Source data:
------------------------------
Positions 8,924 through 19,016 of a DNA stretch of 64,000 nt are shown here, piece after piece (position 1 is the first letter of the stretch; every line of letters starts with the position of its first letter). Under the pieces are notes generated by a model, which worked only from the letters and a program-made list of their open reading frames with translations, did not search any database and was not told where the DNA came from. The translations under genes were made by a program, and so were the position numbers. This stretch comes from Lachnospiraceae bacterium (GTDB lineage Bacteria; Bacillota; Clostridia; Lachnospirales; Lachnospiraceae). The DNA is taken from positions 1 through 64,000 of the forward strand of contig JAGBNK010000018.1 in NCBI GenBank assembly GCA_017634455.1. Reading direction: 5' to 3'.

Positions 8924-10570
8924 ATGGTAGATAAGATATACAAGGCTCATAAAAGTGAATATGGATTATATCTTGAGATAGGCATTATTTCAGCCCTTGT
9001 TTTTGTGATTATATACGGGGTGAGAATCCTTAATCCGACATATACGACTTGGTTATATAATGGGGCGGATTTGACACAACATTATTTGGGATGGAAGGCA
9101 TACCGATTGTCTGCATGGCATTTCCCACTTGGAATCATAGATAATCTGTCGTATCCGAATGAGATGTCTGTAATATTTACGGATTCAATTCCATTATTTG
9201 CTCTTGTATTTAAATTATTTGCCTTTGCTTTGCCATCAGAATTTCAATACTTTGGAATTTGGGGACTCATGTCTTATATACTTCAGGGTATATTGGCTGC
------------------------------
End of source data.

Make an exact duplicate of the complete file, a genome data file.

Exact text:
Positions 8,924 through 19,016 of a DNA stretch of 64,000 nt are shown here, piece after piece (position 1 is the first letter of the stretch; every line of letters starts with the position of its first letter). Under the pieces are notes generated by a model, which worked only from the letters and a program-made list of their open reading frames with translations, did not search any database and was not told where the DNA came from. The translations under genes were made by a program, and so were the position numbers. This stretch comes from Lachnospiraceae bacterium (GTDB lineage Bacteria; Bacillota; Clostridia; Lachnospirales; Lachnospiraceae). The DNA is taken from positions 1 through 64,000 of the forward strand of contig JAGBNK010000018.1 in NCBI GenBank assembly GCA_017634455.1. Reading direction: 5' to 3'.

Positions 8924-10570
8924 ATGGTAGATAAGATATACAAGGCTCATAAAAGTGAATATGGATTATATCTTGAGATAGGCATTATTTCAGCCCTTGT
9001 TTTTGTGATTATATACGGGGTGAGAATCCTTAATCCGACATATACGACTTGGTTATATAATGGGGCGGATTTGACACAACATTATTTGGGATGGAAGGCA
9101 TACCGATTGTCTGCATGGCATTTCCCACTTGGAATCATAGATAATCTGTCGTATCCGAATGAGATGTCTGTAATATTTACGGATTCAATTCCATTATTTG
9201 CTCTTGTATTTAAATTATTTGCCTTTGCTTTGCCATCAGAATTTCAATACTTTGGAATTTGGGGACTCATGTCTTATATACTTCAGGGTATATTGGCTGC